An internationally recognized English proficiency test called the International English Language Testing System is taken by students planning to pursue international studies or jobs overseas. The test gauges a candidate's proficiency in English using four different criteria: reading, writing, speaking, and listening.
IELTS Vocabulary is not evaluated as a separate module on the test, but it does account for 25% of your overall Writing and Speaking score, making it crucial. Your ability to employ a wide variety of relevant language and to use it correctly will be evaluated by the examiners.
Here is a list of vocabulary words for the IELTS exam that applicants can use as part of their preparation, and remember to achieve a high score in all skills, especially IELTS writing, you must understand how to paraphrase effectively and prevent errors. It is crucial to know which words to repeat and which to rephrase. Candidates who want to get a band score of 7 or higher need to have a large vocabulary because it will allow them to talk about a variety of subjects. Inability to use the proper words is a big flaw that might lower one's total score.
Table of Contents
Topic List for IELTS Vocabulary
For the IELTS exam, we have compiled a list of the most recent and popular themes. Vocabulary words with their definition and usage are included in the following list of topic-specific vocabulary words.
- Another Topic IELTS Vocabulary
|Quarrel with||Dispute or disagree with
|Few people would quarrel with these proposals, but
I think there are other possibilities.
|Romp in||Win easily||She is riding the fastest horse and is certain to romp in home|
|Salt away||to save something, often money, secretly||He salted away a fortune over the years and no one ever knew!|
|Venture forth||Leave somewhere safe or
|Now that you have completed your degrees, you are all ready to venture forth into the world and truly begin the rest of your lives!
|Stick with||Not change something||We’d better stick with our basic idea.|
|Tee off||Start or launch an event||The new project will tee off next month.|
|Go by||if time goes by, it passes||Last month went by so fast.
|Kick back||Relax||At 5:00 we can kick back and forget about work.
|Limber up for||Prepare for something that
will require a great effort
|They are limbering up for the end of the
|Measure against||Evaluate or judge by
|We measure our achievements against the highest standards.
|Pass over||Ignore, refuse to discuss||Bill was upset about being passed over for the marketing job.|
|Peel away||From Leave a group by
moving in a different
|They peeled away from the crowd and
went down a side road
Idioms can be confusing to non-native English speakers since they are phrases with a different meaning than the spoken words. However, they are fairly frequent in the English language, thus it is essential that you understand about them.
However, applicants must not utilize idioms without comprehending their meaning, as doing so will result in a mark deduction. Therefore, candidates should only utilize it in tasks when they are certain in its meaning and context.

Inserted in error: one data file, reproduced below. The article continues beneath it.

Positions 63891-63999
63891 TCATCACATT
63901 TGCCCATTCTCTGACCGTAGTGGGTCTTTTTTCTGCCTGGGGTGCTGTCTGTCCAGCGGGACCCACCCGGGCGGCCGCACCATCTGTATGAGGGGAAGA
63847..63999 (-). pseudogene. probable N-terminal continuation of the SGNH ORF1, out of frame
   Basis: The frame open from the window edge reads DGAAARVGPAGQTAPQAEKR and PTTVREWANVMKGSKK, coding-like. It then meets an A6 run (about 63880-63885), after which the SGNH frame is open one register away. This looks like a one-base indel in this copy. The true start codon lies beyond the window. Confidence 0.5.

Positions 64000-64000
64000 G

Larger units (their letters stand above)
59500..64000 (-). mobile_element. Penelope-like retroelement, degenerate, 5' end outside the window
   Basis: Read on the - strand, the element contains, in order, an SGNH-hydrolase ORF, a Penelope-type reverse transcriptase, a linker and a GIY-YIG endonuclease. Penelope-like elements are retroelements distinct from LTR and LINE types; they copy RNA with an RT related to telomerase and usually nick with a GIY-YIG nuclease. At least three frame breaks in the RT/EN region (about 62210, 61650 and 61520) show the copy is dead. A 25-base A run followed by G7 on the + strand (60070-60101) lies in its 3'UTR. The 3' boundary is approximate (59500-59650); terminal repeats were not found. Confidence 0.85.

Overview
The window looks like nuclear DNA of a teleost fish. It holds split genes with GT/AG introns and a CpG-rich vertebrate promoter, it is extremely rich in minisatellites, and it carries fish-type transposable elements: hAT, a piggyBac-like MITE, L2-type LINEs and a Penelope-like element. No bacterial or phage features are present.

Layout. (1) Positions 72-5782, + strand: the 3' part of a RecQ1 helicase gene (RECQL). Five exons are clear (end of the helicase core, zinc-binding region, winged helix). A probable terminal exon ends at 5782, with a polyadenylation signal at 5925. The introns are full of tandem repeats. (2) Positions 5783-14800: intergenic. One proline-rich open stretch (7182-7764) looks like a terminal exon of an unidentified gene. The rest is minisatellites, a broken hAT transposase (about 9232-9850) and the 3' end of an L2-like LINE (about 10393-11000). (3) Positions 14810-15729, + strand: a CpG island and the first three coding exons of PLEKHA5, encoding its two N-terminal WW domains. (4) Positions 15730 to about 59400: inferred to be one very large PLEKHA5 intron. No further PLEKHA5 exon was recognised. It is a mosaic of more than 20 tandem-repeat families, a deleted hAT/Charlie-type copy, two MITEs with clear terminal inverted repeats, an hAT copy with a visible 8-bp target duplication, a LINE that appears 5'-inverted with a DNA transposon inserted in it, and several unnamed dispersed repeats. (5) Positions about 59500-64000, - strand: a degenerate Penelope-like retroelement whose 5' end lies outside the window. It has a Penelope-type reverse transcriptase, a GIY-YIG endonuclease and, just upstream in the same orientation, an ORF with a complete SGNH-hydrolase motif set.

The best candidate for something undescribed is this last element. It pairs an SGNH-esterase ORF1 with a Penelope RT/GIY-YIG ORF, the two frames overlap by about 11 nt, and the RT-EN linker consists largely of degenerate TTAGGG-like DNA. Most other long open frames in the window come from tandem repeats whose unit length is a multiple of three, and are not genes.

We have developed a list of frequent idioms for the speaking component of the IELTS. Remember that their right use will result in a high band score.
- A drop in the ocean
- Actions speak louder than words
- Blessing in disguise
- Call it a day
- Change one’s mind
- I hit the ceiling
- If my memory serves me well
- It makes my blood boil
- Once in a blue moon
- Over the moon
- Piece of cake
- Pull your eggs in one basket
- To be like a dog with two tails
- To be on cloud nine
- To be on the top of the world
When you speaking or write in English, being able to collocate correctly is crucial, and the examiner will be looking for your proficiency in this area.
Learning new words in isolation is not recommended. As an alternative, you should look up additional words that are synonyms for the new word you are learning.
Verb & noun
- Have a drink – get something to drink
- Have breakfast / lunch / dinner – eat something for a meal
- Have a good time – enjoy yourself
- Break a record – achieve a new record
- Break a leg – to do well
Verb & adverb
- badly damage - The hurricane badly damaged the whole area.
- badly hurt/injure - Two children were badly injured in the accident.
- badly need - Most of the refugees badly needed food and medicine.
- closely examine - The police officer closely examined the footprints.
- completely forget - Jack completely forgot his wife's birthday.
Adverb & adjective
- absolutely delighted - Carla was absolutely delighted to win first prize.
- actively involved - They are both actively involved in politics.
- badly injured - Several passengers were badly injured in the accident.
- bitterly cold - They set off on a bitterly cold winter morning.
- bitterly disappointed - Sam was bitterly disappointed with the result.
Adjective & noun
- The doctor ordered him to take regular exercise.
- The Titanic sank on its maiden voyage.
- He was writhing on the ground in excruciating pain.
Noun & noun
- Let's give Mr Jones a round of applause.
- The ceasefire agreement came into effect at 11am.
- I'd like to buy two bars of soap please.
List of Useful vocabulary for IELTS
- Another reason
- At the moment
- For example
- For instance
- I reckon
- I suppose
- I think
- In the past
- It was caused
- Right now
- Such as
- These days
- When I was younger
- Years ago